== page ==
Spring MVC @ModelAttribute Annotation | Java Development Journal

Spring MVC @ModelAttribute Annotation

In this post, we discuss @ModelAttribute annotation available in Spring MVC.

Introduction

The @ModelAttribute annotation that binds a method parameter or method return value to a named model attribute, exposed to a web view. Supported for controller classes with @RequestMapping methods. Spring MVC will invoke all methods with @ModelAttribute annotation before any handler method executed by the framework. An @ModelAttribute on a method argument indicates the argument should be retrieved from the model. If not present in the model, the argument should be instantiated first and then added to the model.

 

1. The @ModelAttribute Annotation

The @ModelAttribute annotation can be used at method and method parameter level. Let’s take a look at both use cases for better understanding.

1.1 Method Level Annotation

Method level @ModelAttribute annotation is useful when we always like to populated model with certain attributes. Method level ModelAttribute annotation cannot be mapped directly with any request. Let’s take a look at the following example for better understanding.

@Controller
public class DemoController {

 /**
  * This method demonstrate the use @ModelAttribute annotation at the method level.
  * This method create a list and returns list of countries
  *
  * @return list of countries
  */
 @ModelAttribute("countries")
 public List < String > getCountries() {
  List < String > countries = new ArrayList < > ();
  countries.add("UK");
  countries.add("USA");
  countries.add("Japan");
  return countries;
 }

 /**
  *This method is the variation of the above method.It will accept a model and save values in this mode.
  * These saved values will be available on the frontend to the custom
  *
  * @param model
  */
 @ModelAttribute
 public void  (final Model model) {
  List < String > states = new ArrayList < > ();
  states.add("California");
  states.add("New York");
  states.add("Alaska");
  states.add("Colorado");

  model.addAttribute("states", states);
 }
}

We have 2 different methods in the above example.

  • The first example creates and returns a list of countries.
  • The second example takes Model as an argument, create a list of states and save that list in the model.

Spring MVC makes a call to getCountries() and getStates() methods (annotated with @ModelAttribute)before the controller methods annotated with @RequestMapping are invoked. This sequence ensures that the model object is available before request processing starts in the Spring controller.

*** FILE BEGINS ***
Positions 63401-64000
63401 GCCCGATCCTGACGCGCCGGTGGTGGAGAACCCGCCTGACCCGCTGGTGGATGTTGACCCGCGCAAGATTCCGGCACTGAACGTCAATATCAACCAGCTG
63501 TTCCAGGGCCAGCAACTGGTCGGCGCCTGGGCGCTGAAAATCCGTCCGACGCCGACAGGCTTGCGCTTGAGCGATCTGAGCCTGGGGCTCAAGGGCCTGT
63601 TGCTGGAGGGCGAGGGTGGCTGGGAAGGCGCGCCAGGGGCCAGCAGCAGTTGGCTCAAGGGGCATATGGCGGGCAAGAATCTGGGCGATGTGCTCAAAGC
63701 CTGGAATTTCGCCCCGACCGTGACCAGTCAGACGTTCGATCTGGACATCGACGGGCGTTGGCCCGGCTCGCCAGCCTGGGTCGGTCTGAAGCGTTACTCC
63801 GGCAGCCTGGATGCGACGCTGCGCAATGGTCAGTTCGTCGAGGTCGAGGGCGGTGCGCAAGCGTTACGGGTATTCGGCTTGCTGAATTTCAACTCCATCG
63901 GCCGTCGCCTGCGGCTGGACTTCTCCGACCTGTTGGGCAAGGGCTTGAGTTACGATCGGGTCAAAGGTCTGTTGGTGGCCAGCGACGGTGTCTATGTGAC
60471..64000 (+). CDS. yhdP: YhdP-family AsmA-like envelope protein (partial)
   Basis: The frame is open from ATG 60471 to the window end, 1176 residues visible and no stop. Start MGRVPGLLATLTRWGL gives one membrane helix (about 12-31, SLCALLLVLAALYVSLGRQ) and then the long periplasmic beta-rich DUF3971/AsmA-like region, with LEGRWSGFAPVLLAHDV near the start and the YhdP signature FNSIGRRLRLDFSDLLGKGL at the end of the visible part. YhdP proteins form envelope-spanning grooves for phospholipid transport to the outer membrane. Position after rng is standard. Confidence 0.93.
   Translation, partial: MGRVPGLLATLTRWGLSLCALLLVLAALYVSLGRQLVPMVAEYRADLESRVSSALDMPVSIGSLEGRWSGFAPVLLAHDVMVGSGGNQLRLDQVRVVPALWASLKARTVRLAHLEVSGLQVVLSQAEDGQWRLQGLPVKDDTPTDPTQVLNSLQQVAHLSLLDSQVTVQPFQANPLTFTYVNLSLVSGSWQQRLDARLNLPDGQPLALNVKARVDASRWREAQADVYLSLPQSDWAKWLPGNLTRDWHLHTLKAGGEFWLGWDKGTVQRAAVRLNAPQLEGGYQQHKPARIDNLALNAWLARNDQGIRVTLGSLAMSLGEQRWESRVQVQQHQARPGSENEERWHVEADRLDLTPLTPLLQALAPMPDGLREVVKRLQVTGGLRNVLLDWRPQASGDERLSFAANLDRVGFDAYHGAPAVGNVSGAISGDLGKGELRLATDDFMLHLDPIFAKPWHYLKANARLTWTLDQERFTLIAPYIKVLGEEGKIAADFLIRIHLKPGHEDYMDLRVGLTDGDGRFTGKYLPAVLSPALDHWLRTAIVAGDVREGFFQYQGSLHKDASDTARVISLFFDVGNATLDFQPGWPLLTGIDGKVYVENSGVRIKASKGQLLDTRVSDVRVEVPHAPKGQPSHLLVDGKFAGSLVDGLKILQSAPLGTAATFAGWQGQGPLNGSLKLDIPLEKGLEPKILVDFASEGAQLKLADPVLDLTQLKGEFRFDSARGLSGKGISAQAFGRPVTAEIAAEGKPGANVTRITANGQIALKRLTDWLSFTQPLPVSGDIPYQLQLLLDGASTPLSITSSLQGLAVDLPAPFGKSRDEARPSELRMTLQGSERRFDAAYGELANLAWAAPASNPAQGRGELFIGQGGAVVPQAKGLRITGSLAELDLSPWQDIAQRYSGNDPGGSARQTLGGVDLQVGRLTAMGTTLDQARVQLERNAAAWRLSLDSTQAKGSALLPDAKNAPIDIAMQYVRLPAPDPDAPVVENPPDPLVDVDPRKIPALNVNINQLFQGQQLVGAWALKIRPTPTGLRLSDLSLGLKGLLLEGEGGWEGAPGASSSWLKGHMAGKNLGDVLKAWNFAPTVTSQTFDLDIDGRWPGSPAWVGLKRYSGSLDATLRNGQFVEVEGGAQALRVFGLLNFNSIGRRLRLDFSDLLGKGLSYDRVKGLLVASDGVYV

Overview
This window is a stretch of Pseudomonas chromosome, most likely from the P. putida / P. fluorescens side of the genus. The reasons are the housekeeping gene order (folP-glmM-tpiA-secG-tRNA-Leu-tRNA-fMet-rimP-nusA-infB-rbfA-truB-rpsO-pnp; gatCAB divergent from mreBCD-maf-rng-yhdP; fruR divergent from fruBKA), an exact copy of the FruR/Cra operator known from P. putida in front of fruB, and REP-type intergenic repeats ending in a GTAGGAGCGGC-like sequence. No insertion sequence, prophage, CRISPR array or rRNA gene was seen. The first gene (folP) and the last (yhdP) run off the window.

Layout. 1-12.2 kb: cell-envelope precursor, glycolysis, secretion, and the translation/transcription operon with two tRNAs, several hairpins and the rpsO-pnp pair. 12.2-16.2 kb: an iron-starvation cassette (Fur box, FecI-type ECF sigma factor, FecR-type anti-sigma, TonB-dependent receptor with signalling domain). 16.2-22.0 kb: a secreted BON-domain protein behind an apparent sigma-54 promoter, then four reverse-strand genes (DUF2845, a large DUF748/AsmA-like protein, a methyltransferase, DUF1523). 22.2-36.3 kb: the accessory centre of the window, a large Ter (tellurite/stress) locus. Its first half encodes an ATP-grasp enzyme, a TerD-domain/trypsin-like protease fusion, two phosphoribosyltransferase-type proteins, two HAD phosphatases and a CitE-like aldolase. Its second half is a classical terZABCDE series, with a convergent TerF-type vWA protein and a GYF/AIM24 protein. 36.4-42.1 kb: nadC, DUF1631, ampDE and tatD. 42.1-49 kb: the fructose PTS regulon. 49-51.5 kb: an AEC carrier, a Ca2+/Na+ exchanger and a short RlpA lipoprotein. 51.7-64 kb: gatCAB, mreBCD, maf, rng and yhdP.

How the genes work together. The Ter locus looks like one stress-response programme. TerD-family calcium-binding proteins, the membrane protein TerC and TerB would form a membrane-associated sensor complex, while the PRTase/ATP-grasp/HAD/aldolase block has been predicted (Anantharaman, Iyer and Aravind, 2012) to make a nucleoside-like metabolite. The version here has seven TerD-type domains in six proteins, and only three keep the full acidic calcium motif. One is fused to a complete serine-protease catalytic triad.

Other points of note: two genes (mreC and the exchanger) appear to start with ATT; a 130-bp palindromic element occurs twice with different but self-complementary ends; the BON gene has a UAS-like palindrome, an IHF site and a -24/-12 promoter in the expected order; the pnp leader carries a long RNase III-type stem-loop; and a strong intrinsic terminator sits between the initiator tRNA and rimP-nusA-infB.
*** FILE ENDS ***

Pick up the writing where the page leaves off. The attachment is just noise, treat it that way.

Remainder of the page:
1.2 Method Argument

In case we use @ModelAttribute annotation at the method level, it tells Spring MVC that the method argument should be retrieved from the model. Let’s keep in mind the following important points.

  • The framework tries to find this argument from the model, in case this is not available, it first creates and adds it to the model.

Let’s extend our previous example to add a method with @ModelAttribute annotation. We added another method in the above code, here is the code snippet.

/*
 * A handler method can have more then one parameters with @ModelAttribute
 * The following handler method will retrieve the 'countries','cities' and 'languages'
 *  attribute from the model
 */
@GetMapping("/home")
public String home(@ModelAttribute("countries") List < String > countries,Model model) {

 //Add more countries
 countries.add("Australia");
 countries.add("Canada");

 return "home";
}

Above is going to bind form data with the Java object. As opposed to the method level annotation, a method with request handling annotation (@GetMapping in our case), can have a parameter with @ModelAttribute annotation.

 

2. Frontend View

Let’s create a very basic example to help you understand the above workflow. We are creating a simple HTML form using Thymeleaf. Let’s take a look at the example first before we get into more details.

<!DOCTYPE HTML>
<html xmlns:th="http://www.thymeleaf.org">
   <head>
      <title>Getting Started: Serving Web Content</title>
      <meta http-equiv="Content-Type" content="text/html; charset=UTF-8" />
      <title>Demo Application to demonstrae @ModelAttribute annotation</title>
   </head>
   <body>
      <h4>Country List</h4>
      <tr th:each="country: ${countries}">
         <td th:text="${country}" />
         <td><br/></td>
      </tr>
      <h4>States</h4>
      <tr th:each="state: ${states}">
         <td th:text="${state}" />
         <td><br/></td>
      </tr>
   </body>
</html>

This is a very simple example which print list of the countries and states based on the data available to the Spring MVC controller. Let’s take a look the HTML view.

model attribute annotation

In the above example, we added some additional countries in the home() method while SPring MVC called getStates() method to fetch a list of states saved in the model.

 

Summary

In this post, we got an overview of the @ModelAttribute annotation. We quickly covered the different options to use the model attribute annotation in your Spring application. Check out the Github repository for the source code. 

Umesh

Hello!! I am Umesh- an engineer by profession and a photographer by passion.I like to build stuff on the web using OSS and love to capture the world through my lens.

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